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 Post subject: Programs for Coding
PostPosted: Wed Oct 29, 2008 9:08 pm 
Coppermine
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What is the best program for coding. I am thinking about C++ or something other that does alot of code well.

Is Microsoft Visual Studio even that good?
I went to Microsoft's Dreamspark and downloaded all the programs, it was awesome and incredible to how much they would be if i had to pay.

Just free programs for ANY type of coding.


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PostPosted: Thu Oct 30, 2008 3:37 am 
Sharptooth
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I highly suggest Netbeans. It handles a multitude of languages right out of the box, and can handle even more by downloading plugins. It also seems to work better than Eclipse when using a off-site database.

Which platform willl you be developing on? If you are on WIndows Netbeans will install with out the need for Cygwin while if you want to use Eclipse in Windows you will also need to download and install Cygwin. If you are developing on Linux, either Netbeans or Eclipse will iinstall natively, but since you mentioned MS Visual Studio, I doubt you are on a linux box.


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 Post subject:
PostPosted: Thu Oct 30, 2008 4:12 am 
SON OF A GUN
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WTF? The few times I actually installed Eclipse I didn't need cygwin.

Since you are a student and you were able to take advantage of the dreamspark program, why don't you just us visual studio? You can work with C++ just fine there.

You could also use C# for that matter (my language of choice). Is Visual Studio that good? LOL. How about you use it for yourself and find out. It is one of the better IDEs I have used and I would be willing to say it is the best I have used.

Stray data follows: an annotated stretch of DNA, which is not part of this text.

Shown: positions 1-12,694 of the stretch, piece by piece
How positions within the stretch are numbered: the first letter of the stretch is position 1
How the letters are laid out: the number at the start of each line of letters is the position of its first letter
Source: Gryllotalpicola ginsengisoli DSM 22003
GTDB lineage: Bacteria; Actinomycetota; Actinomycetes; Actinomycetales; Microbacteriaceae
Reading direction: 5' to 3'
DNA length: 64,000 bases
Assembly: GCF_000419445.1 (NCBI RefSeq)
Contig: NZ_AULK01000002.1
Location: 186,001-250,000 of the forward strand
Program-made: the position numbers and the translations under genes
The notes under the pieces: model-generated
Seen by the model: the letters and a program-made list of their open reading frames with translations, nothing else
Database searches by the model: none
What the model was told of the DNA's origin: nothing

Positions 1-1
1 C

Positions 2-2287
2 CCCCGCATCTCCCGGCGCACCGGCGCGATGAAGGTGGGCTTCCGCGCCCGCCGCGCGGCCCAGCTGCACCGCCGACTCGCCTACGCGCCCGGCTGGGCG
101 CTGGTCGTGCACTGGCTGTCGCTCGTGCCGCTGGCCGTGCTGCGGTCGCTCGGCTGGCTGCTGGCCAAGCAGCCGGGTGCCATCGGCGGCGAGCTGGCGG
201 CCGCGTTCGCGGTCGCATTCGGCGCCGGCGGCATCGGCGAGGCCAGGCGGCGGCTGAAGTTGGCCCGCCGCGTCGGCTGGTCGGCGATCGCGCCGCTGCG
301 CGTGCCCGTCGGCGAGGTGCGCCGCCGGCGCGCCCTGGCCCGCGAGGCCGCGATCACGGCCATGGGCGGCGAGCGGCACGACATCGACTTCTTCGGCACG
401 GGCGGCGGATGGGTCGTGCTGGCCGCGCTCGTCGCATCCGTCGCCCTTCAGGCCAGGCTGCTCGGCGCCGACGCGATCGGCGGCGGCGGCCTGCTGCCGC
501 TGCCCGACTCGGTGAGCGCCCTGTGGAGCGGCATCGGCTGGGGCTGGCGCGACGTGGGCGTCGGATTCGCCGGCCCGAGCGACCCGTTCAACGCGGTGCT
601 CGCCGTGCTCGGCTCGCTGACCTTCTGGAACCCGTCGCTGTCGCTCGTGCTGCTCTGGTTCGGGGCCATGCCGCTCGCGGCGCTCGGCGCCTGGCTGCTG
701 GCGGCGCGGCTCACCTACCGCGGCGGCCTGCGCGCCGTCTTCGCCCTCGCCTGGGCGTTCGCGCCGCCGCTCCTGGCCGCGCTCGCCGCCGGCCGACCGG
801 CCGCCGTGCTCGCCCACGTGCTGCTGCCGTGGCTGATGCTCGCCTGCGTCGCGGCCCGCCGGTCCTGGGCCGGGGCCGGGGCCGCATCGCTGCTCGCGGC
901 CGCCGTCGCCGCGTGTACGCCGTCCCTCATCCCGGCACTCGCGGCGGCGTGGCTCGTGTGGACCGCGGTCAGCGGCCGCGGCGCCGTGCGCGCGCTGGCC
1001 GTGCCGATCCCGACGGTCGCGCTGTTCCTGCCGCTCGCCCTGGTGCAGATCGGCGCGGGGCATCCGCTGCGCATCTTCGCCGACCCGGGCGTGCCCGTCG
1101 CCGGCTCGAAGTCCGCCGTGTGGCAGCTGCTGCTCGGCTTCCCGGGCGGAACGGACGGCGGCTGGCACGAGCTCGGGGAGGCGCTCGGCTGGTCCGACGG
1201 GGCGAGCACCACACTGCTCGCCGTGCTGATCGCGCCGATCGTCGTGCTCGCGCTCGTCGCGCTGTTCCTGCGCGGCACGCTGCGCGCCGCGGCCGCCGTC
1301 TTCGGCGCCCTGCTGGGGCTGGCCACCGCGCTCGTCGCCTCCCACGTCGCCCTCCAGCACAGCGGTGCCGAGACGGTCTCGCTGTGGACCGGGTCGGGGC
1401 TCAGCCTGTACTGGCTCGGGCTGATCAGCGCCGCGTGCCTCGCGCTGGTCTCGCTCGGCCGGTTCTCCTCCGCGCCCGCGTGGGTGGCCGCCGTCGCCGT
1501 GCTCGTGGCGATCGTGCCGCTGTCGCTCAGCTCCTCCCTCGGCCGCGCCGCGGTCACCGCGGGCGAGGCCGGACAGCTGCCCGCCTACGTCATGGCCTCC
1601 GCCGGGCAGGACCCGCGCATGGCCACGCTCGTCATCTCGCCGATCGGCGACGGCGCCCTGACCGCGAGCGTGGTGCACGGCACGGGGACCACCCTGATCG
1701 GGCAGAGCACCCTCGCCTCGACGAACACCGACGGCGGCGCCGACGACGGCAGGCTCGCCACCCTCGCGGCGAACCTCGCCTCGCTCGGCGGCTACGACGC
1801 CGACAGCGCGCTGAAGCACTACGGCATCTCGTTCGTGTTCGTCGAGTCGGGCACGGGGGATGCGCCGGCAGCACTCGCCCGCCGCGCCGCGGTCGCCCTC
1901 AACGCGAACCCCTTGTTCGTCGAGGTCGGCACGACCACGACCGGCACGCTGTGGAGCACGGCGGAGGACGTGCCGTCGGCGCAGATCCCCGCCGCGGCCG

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PostPosted: Thu Oct 30, 2008 4:51 am 
Java Junkie
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In my opinion, people who are just starting to learn to code should not use IDEs. They are confusing and encourage bad habits.

A text editor and a compiler are all you need.


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PostPosted: Thu Oct 30, 2008 7:40 am 
Coppermine
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Thank you. I have had Netbeans for awhile, but didn't know it did more than Java (that's what I related to it most and heard about it).

It's just that if there is something better, even if it's not commercial, I would want it.

I did not here about Visual Studio, and there are not many reviews so I don't know if it's good enough.

We have Visual Studio 2005 on our college laptops and the teacher is making us use it, but I started with Notepad++.

We are just using Visual to open programs to edit or learn from right now so I can't say how good it is, but there have been no problems so far.


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 Post subject:
PostPosted: Thu Oct 30, 2008 4:37 pm 
7yrs+11,000 Posts
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Dev C++ is a pretty good IDE/compiler if you are starting out. Its a bit outdated, but it will work well while you are learning.


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PostPosted: Thu Oct 30, 2008 7:46 pm 
Coppermine
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About learning. I am having a hard time, only because we are being taught a weird way. We see the programs, like "Hello World" and others and then try to correct them or just learn alot of things and then getting little done when typing it in. Is there a recommended way of learning C++ or is everything fair game?